Recovery after surgery is difficult for anyone, but especially for children who may be overwhelmed by unfamiliar sights and sounds and may not always understand why they feel so uncomfortable. If you know what to expect, you can help prepare your child and help him better cope with his discomfort and fear.
The surgeon will talk to you when your child's surgery is over. Your child will either go to the recovery room (often called a post-anesthesia care unit — PACU) to allow the anesthesia to wear off or to an intensive care unit immediately after surgery. Depending on the type of surgery he's had, your child may then go to a day surgery (or short stay) area for a short time before being sent home, or an inpatient hospital unit to recover.
Here's a general overview of what to expect when your child comes out of surgery:
Most everyone experiences some discomfort and pain following surgery. How uncomfortable your child feels will depend on the type of surgery she's had.
Your child may have:
Your child's doctor and nurses will do all they can to help your child be as comfortable as possible after surgery. Be sure to ask what you can do to ease your child's discomfort, and be sure to tell the healthcare team what your child finds most soothing. You can find more information on helping your child cope with pain here.
After surgery, your child's doctor and nurses will decide when she may start drinking and eating again. She'll be started off slowly, with clear liquids, such as water, ginger ale, apple juice and popsicles. As long as your child doesn't vomit, she'll be given a light meal, such as soup or crackers. Don't force your child to eat, but do encourage her to get plenty of fluids.
Complications sometimes occur after surgery. The likelihood that complications will occur varies with each child and with each operation. Be sure to talk to your child's surgeon and anesthesiologist ahead of time, and make sure you understand the risks.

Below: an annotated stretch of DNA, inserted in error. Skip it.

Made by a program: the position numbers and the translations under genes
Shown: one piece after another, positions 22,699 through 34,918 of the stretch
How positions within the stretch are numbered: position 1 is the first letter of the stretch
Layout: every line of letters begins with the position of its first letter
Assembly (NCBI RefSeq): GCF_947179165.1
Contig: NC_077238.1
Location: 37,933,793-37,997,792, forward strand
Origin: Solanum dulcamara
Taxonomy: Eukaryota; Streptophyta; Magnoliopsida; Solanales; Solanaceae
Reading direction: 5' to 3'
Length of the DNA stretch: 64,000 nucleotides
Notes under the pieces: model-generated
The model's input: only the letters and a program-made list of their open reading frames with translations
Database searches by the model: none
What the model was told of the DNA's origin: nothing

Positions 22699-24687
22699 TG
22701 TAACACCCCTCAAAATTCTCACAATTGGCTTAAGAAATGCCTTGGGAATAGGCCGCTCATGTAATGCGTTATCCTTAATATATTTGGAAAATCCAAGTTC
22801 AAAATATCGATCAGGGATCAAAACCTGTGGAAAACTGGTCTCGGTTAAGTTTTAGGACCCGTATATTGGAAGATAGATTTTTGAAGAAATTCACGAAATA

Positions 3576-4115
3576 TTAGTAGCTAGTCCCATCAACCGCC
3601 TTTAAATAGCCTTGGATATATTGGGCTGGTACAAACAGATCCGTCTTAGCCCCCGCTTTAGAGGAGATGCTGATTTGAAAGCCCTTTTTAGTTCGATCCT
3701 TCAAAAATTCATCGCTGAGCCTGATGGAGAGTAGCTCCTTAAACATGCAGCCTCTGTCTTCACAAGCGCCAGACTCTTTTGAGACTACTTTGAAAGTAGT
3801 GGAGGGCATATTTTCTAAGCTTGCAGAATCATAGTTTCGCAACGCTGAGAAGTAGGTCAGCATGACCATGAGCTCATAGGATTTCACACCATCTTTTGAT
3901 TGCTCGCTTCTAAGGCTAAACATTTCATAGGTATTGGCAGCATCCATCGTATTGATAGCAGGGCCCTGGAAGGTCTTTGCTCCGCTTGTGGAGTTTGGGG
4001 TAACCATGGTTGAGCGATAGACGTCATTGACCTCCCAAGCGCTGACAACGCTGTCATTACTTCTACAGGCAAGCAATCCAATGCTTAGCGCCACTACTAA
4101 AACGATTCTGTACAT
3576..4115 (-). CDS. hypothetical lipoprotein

Here are some of the potential complications of surgery. How your child's doctor treats any complications will be based on your child's health and his unique situation.
Shock is the dangerous reduction of blood flow throughout the body, is most often caused by reduced blood pressure. If your child goes into shock, her healthcare team may treat it by:
Hemorrhage is the rapid loss of blood at the surgical site or internally, and can lead to shock. To treat rapid blood loss, your child's doctor may:
When bacteria enter the surgical site, it can cause a wound infection, which can delay healing. Wound infections can also spread to adjacent organs or tissue, or to distant areas, through the bloodstream. Your child's doctor may treat infection by:
Lung (pulmonary) complications sometimes occur because a child's discomfort after an operation can make it hard for him to take deep breaths or cough to clear mucus out of his lungs. Your child's healthcare providers will teach him deep breathing exercises to help keep his lungs healthy after surgery and encourage ambulation (walking around).
Temporary urinary retention — the inability to empty the bladder — may occur after surgery, usually due to the anesthetic or pain medication. It usually goes away without treatment, but your child's doctor may need to insert a catheter (thin hollow tube) to drain the bladder until your child regains bladder control.
Some people who undergo surgery sometimes have reactions to anesthesia. Common side effects include:
Serious complications can occur, but they are rare. It's important that you talk to your child's anesthesiologist to be sure you understand all the potential risks of anesthesia.